Jennifer Lopez May Face $40 Million Lawsuit After Cyprus Cancellation

Singer gets tangled in political tensions of island nation due to scrapped July concert.

[artist id="508574"]Jennifer Lopez[/artist] is perhaps one of the least political of all pop stars. But though her platform consists almost exclusively of wearing complicated-to-dance-in shoes while shaking her world-famous derriere, Lopez is now embroiled in an international controversy that could cost her tens of millions of dollars.

A hotel on the island of Cyprus is threatening to sue Lopez for $40 million after the "Louboutins" singer pulled out of a scheduled concert there, citing fears of making a political statement on the long-simmering tension in the country, which has been divided since the 1970s, when Turkey invaded the island's northern region.

According to the Cyprus Mail, Lopez was slated to perform at the Cratos Premium Hotel and Casino complex in Northern Cyprus on July 24, an event that Greek Cypriots said would have signaled support of the Turkish Republic of Northern Cyprus. Lopez's spokesperson announced last week that the singer, who has rarely performed live since a 2007 tour with husband Marc Anthony, would not play the Cyprus show because of "sensitivity to the political realities of the region."

The chief executive of the company that runs the Cratos Premium, Murat Bozoglu, said Lopez's contract for the show was still valid and she still had time to change her mind about performing. "The contract has not been terminated," he said on Sunday. "If she does not show up for the concert, we will begin a procedure in the courts to claim 35-40 million dollars in damages. ... The cancellation ... is not covered by any clause in the contract she signed with us."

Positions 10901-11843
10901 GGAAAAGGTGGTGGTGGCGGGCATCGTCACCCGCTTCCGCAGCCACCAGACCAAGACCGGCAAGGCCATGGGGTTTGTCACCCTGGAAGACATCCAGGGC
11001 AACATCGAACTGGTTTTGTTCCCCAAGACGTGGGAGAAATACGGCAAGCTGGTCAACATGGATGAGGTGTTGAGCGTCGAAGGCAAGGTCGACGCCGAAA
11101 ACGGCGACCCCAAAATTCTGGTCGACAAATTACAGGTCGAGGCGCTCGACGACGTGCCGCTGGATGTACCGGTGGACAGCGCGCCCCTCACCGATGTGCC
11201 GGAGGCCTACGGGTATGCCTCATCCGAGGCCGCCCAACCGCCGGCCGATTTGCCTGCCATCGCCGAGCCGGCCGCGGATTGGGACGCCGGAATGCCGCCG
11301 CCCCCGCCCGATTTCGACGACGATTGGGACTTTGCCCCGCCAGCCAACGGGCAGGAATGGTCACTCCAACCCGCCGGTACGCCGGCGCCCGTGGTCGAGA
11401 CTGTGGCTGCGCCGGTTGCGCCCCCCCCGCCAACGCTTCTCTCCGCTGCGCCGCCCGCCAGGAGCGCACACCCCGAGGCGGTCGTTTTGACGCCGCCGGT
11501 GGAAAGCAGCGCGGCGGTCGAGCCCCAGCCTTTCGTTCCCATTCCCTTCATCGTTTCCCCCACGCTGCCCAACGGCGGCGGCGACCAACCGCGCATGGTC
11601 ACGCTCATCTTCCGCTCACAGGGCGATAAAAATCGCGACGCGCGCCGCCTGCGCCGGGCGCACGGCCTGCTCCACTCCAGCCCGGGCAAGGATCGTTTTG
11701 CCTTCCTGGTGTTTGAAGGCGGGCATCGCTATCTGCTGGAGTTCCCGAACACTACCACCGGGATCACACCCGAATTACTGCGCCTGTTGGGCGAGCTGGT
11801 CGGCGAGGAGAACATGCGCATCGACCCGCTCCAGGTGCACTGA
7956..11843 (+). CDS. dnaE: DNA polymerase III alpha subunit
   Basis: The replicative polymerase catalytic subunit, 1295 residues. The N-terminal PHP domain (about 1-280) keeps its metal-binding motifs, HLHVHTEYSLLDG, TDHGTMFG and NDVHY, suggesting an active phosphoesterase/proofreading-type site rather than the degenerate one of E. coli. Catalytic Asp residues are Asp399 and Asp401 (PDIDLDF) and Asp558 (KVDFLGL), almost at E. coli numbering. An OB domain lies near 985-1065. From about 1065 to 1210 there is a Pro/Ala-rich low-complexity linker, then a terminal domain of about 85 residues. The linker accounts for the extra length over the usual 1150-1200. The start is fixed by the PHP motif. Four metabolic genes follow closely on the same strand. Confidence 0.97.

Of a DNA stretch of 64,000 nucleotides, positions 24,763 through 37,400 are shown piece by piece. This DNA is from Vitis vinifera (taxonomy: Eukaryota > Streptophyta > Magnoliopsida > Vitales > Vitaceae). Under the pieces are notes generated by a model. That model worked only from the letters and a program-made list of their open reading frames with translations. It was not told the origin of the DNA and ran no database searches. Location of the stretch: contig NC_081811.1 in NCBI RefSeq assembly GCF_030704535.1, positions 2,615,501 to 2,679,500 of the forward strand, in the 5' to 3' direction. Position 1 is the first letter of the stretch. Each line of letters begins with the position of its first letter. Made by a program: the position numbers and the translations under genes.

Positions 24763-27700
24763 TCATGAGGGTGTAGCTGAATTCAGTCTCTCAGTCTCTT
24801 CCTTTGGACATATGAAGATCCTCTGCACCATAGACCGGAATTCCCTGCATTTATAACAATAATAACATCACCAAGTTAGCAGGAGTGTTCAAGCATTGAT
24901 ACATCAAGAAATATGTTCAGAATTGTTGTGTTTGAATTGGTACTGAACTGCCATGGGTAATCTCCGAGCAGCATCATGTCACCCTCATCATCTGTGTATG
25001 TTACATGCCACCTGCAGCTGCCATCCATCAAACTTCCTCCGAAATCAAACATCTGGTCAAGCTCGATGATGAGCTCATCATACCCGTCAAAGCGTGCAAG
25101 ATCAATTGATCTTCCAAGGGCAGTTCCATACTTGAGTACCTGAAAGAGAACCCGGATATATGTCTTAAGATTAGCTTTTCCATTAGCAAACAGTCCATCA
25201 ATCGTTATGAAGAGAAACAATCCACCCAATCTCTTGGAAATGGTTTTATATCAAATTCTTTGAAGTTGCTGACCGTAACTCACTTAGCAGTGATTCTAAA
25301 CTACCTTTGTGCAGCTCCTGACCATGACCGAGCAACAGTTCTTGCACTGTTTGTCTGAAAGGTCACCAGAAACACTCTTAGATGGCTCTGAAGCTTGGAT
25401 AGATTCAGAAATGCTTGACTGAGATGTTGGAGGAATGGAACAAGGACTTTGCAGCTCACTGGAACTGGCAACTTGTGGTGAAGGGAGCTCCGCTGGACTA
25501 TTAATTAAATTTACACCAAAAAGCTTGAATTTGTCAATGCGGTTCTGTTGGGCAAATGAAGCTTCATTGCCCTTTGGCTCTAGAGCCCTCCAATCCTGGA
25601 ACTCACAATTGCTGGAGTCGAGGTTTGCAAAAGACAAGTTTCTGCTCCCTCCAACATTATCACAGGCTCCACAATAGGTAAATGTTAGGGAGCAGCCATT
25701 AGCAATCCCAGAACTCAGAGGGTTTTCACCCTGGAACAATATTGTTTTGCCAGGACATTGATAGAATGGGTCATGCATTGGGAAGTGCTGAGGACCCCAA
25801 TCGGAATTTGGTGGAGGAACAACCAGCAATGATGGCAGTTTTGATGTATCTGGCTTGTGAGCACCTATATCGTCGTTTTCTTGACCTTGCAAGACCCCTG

He told reporters that because the $220 million resort's image has suffered "severe" damage from the politically motivated cancellation, he has a right to claim compensation for that loss. Surrounded by lawyers, he also noted that the singer's reasoning for calling off the show was not covered by any of the pre-agreed-upon conditions for cancellation in her contract. A spokesperson for Lopez could not be reached for comment at press time.

The paper reported that Lopez pulled out of the gig following strong opposition from online campaigns, including complaints from the American Hellenic Educational Progressive Association (AHEPA), which felt her appearance would help to legitimize the Turkish occupation. Her handlers hit back at that criticism by releasing a statement that said she "would never knowingly support any state, country, institution or regime that was associated with any form of human rights abuse."

Lopez reacted personally on Monday, posting a message on her site apologizing for the confusion about the show. "This whole situation makes me so sad," she wrote. "The statement that was issued by my representatives was done without my knowledge or consent. It is my personal policy not to comment on political issues between countries. I love my fans all over the world. I want to sincerely apologize if anyone was hurt or offended in any way. Again, I am truly sorry."